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At Least Somebody Is Still Trying to Close Rikers Island

As Eric Adams drags his feet on closing the jail, some City Councilmembers are still trying to shut it down by a mandatory 2027 deadline.

City Councilmember Kevin Riley speaks at a rally urging Mayor Eric Adams to close Rikers Island.
(Hell Gate)|

City Councilmember Kevin Riley speaks at a rally urging Mayor Eric Adams to close Rikers Island.

Under a law passed in 2017, the jail complex on Rikers Island legally has to close by 2027, when it's set to be replaced by four smaller borough-based jails. These four jails will only be able to hold around 3,300 people, which means that's how low the Rikers Island population needs to drop before the jail can shutter. There was a time when New York City was on its way to getting to that historically low number—that is, before Eric Adams took office.

The jail population dropped below 4,000—for the first time since 1946—in April 2020, when then-Mayor Bill de Blasio heralded his administration's efforts that cut the Rikers population by more than 50 percent. But under Adams, the number of people incarcerated on Rikers Island has shot up to just under 6,000—almost double what's needed to close the deeply dysfunctional and deadly facility. Since taking office, Adams has been noncommittal when it comes to closing Rikers Island and hitting the 2027 deadline, stressing that the jail population remains too high while, of course, rallying for bail reform rollbacks at the state level that would most likely place more people on Rikers. The Adams administration has even gone so far as to push back the completion date of the new Brooklyn jail to 2029. Adams is continuing to back a Correction Department that is unable to bring people to court on time, is letting public defender offices hollow out, and is urging more quality-of-life arrests by the NYPD, further stuffing Rikers full of people during his time in office. 

While Adams drags his feet on the Rikers closure, the City Council is trying to pick up the slack. On Tuesday, Councilmembers Kevin Riley and Lincoln Restler released a series of steps to put New York City back on the path to reducing the number of people held at Rikers to below that 3,300 number (and maybe even lower). Called "A Pathway to Ending Mass Incarceration in New York City," the plan includes provisions like funding alternatives to detention programs and increasing funding for both supervised release programs and public defenders. It also includes legislation that would begin the process of handing over the review of the jail population to borough-based committees, who would help determine who could be safely released from Rikers. 

"If any of you visit Rikers Island and then head home, you would be traumatized. You see how our brothers and sisters are living. This can't continue," Councilmember Riley said at a rally in support of his plan on Tuesday at City Hall Park. "We talk about all the Black people holding power within this state—we need to actually talk about real solutions."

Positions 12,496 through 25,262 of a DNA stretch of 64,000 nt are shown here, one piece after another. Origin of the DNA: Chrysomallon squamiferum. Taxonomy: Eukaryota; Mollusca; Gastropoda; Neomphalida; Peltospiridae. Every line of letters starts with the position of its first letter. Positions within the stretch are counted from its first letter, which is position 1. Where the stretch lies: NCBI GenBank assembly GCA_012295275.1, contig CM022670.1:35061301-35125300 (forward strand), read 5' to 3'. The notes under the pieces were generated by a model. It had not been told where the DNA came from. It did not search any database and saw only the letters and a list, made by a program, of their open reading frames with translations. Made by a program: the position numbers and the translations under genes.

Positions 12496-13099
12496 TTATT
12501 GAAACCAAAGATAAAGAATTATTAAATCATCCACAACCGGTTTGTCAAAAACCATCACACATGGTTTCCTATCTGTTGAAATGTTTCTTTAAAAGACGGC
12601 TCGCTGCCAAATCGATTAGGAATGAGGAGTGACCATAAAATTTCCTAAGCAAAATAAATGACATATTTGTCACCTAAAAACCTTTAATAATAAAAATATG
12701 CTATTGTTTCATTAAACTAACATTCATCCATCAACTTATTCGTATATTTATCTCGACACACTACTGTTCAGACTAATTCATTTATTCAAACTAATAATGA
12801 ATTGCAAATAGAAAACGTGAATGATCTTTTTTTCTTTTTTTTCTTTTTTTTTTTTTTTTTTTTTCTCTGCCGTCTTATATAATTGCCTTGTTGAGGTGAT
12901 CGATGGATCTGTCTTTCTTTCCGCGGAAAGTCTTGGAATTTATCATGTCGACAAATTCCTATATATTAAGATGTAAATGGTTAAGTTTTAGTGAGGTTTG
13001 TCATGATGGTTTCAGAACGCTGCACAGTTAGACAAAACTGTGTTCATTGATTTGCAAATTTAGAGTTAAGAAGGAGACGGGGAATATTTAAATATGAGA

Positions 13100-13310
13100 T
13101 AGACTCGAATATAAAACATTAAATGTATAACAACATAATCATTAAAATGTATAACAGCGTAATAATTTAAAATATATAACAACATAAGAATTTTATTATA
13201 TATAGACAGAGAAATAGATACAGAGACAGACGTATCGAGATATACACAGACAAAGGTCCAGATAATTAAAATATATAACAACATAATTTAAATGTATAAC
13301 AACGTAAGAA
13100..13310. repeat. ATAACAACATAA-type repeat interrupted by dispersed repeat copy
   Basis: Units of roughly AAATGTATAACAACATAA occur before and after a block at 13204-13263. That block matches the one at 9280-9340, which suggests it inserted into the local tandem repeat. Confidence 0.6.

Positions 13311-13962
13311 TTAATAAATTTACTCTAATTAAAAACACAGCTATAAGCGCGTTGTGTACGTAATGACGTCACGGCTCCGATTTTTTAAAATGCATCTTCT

"As I have said, the law currently says Rikers must close and we follow the law," Mayor Adams said in a statement to Hell Gate when asked for comment about the plan from Restler and Riley. "The question of the jail population being larger than the Borough Based Jails plan is the elephant in the room when discussing this and I’m not going to shy away from talking about the challenges and the reality that we face. We are exploring all options that will allow us to keep our streets safe and follow the law: everything from urging the state for more funding for mental health services so people don’t end up on Rikers, to additional space, to ways we can keep the courts moving and functioning properly. We’ll review the report."

Restler and Riley aren't the only City Councilmembers prodding the mayor towards closing Rikers. City Council Speaker Adrienne Adams and Criminal Justice Committee Chair Carlina Rivera have been pushing the Adams administration to recommit to closing Rikers by 2027 and to fund programs in the City's budget that would help lower the City's jail population. The other elephant in the room, however, is the fact that Governor Kathy Hochul has held up the entire state budget over her bail reform demands. If Hochul has her druthers, judges across the state will get far more discretion to set effectively unpayable bail amounts for people charged with certain crimes— changes that would upend decades-old precedent in the state and would almost certainly lead to a higher jail population in New York City. 

At the rally, Public Advocate Jumaane Williams, who as a City Councilmember helped pass the law to close Rikers, was more direct in his comments regarding those holding power in the City. 

"The plan that has been put forth to shut Rikers Island is a very good one," said Williams. "It only makes sense, though, if you actually want to shut Rikers Island down. And I get the feeling from this administration, that is not a priority." 

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